07 May Decreasing Financial Burden Of IVF May Encourage Single Embryo Transfers, Reduce Multiple Births
Medical Research: What is the background for this study?
Dr. Kissin: Due to the frequent transfer of more than one embryo during assisted reproductive technology (ART) treatments, such as in vitro fertilization (IVF), many ART-conceived children are born as multiples (twins, triplets and higher order). Multiple births, even twins, carry increased risk for both mothers and children. In the U.S., the practice guidelines published by the American Society for Reproductive Medicine (ASRM) and the Society for Assisted Reproductive Technology (SART) provide recommendations on how many embryos to transfer in order to balance safety with the effectiveness of assisted reproductive technology. In an effort to reduce multiple births and associated complications, it is important to evaluate embryo transfer practices that contribute to these outcomes.
Medical Research: What are the main findings?
Dr. Kissin: Using data from the CDC’s National ART Surveillance System (NASS), we found that the majority of ART-related multiple births in the U.S. resulted from assisted reproductive technology cycles practiced in accordance with ASRM/SART guidelines and involved the transfer of two embryos. Almost half of ART-related multiple births resulted from transferring two fresh blastocysts (embryos cultured for 5/6 days) to favorable- or average-prognosis patients less than 35 years and donor-egg recipients, or two frozen/thawed embryos to patients less than 35 years.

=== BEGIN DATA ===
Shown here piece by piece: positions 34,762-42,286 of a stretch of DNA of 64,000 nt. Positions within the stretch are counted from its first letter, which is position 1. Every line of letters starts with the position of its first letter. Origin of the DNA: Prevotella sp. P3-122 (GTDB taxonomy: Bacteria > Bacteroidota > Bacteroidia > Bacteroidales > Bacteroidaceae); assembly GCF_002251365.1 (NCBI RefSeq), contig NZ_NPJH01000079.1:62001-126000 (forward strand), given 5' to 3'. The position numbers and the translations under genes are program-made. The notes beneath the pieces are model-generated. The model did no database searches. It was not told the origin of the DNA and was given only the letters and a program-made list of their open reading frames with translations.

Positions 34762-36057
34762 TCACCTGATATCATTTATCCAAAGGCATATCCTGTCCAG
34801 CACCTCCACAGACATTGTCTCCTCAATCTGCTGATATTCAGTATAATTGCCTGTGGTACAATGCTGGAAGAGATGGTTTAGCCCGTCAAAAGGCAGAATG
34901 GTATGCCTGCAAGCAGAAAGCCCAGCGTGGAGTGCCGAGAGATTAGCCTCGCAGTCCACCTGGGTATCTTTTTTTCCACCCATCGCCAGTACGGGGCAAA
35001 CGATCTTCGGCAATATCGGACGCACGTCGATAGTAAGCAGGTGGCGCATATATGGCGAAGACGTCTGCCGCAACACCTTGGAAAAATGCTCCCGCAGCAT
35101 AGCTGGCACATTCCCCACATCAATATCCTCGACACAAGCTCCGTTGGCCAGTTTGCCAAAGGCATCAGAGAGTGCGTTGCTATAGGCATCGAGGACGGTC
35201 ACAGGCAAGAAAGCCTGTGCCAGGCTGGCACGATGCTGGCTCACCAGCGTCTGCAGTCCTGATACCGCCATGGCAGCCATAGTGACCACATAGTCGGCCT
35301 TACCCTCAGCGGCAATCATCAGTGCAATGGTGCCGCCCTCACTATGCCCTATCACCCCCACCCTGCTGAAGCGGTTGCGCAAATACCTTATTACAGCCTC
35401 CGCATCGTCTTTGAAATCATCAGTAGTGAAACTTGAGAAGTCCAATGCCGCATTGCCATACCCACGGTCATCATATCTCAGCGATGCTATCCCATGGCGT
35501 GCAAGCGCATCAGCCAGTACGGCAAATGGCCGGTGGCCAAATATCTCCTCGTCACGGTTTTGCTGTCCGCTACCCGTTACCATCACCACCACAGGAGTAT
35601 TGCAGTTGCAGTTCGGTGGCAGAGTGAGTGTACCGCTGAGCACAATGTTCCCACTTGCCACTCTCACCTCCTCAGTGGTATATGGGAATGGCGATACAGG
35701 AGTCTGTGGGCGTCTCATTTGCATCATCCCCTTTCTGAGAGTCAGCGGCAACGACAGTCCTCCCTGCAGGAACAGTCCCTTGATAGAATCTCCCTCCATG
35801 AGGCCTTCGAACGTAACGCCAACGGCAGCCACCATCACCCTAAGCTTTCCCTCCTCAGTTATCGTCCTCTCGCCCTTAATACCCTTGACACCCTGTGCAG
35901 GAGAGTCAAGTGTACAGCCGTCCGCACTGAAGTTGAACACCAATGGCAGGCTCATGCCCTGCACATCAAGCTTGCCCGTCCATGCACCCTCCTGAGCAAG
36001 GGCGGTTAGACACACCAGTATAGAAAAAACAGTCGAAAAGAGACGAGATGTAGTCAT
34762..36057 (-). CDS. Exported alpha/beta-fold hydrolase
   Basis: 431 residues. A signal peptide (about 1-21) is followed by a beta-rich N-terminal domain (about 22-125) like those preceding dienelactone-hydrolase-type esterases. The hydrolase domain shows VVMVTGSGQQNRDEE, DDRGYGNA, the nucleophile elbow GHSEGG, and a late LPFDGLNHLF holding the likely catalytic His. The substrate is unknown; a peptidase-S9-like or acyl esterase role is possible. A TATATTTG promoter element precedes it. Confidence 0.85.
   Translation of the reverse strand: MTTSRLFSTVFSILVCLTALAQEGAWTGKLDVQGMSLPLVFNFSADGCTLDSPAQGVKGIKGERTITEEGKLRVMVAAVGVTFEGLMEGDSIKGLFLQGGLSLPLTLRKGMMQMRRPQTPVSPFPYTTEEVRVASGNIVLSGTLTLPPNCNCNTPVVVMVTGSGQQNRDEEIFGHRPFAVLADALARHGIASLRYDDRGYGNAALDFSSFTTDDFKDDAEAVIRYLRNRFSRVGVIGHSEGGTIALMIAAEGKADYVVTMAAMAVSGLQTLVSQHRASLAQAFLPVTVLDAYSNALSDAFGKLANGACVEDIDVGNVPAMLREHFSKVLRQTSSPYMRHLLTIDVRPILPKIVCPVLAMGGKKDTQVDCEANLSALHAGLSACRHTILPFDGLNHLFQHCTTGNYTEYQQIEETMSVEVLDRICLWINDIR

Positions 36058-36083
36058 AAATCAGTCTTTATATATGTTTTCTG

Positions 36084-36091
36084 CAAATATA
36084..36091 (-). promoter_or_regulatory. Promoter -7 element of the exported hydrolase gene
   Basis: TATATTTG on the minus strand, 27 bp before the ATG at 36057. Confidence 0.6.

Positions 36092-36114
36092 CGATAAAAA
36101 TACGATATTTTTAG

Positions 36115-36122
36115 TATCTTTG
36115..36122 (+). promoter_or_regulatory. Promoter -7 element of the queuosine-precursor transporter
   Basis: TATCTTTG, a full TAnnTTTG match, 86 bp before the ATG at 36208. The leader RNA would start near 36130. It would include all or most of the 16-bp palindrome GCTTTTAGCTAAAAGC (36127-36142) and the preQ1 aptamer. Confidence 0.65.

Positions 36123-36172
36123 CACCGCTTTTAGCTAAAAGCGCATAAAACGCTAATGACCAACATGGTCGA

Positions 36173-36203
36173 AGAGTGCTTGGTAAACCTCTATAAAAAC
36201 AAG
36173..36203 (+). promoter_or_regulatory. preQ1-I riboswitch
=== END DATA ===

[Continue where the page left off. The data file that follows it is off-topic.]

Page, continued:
Medical Research: What should clinicians and patients take away from your report?
Dr. Kissin: Clinicians practicing IVF know that the decision on the number of embryos to transfer is always a balance between trying to maximize the chance of pregnancy and minimize the chance of multiple birth. The substantial reduction of assisted reproductive technology-related multiple (both twin and triplet or higher order) births in the U.S. could be achieved by single embryo transfers among young patients or recipients of donor eggs.
Medical Research: What recommendations do you have for future research as a result of this study?
Dr. Kissin: One of the major barriers to widespread implementation of single embryo transfer in the U.S. is the high out-of-pocket cost of assisted reproductive technology, often not covered by health insurance. Some countries have been successful in achieving marked reductions in multiple births when they removed financial pressures for infertility patients by covering assisted reproductive technology in exchange for mandatory single embryo transfer in the best prognosis groups. Future research on whether such approach will work in the United States is needed and requires coordinated efforts by multiple stakeholders, as outlined in CDC’s “National Public Health Action Plan for the Detection, Prevention and Management of Infertility”.
MedicalResearch.com Interview with: Dmitry Kissin, MD (2015). Decreasing Financial Burden Of IVF May Encourage Single Embryo Transfers, Reduce Multiple Births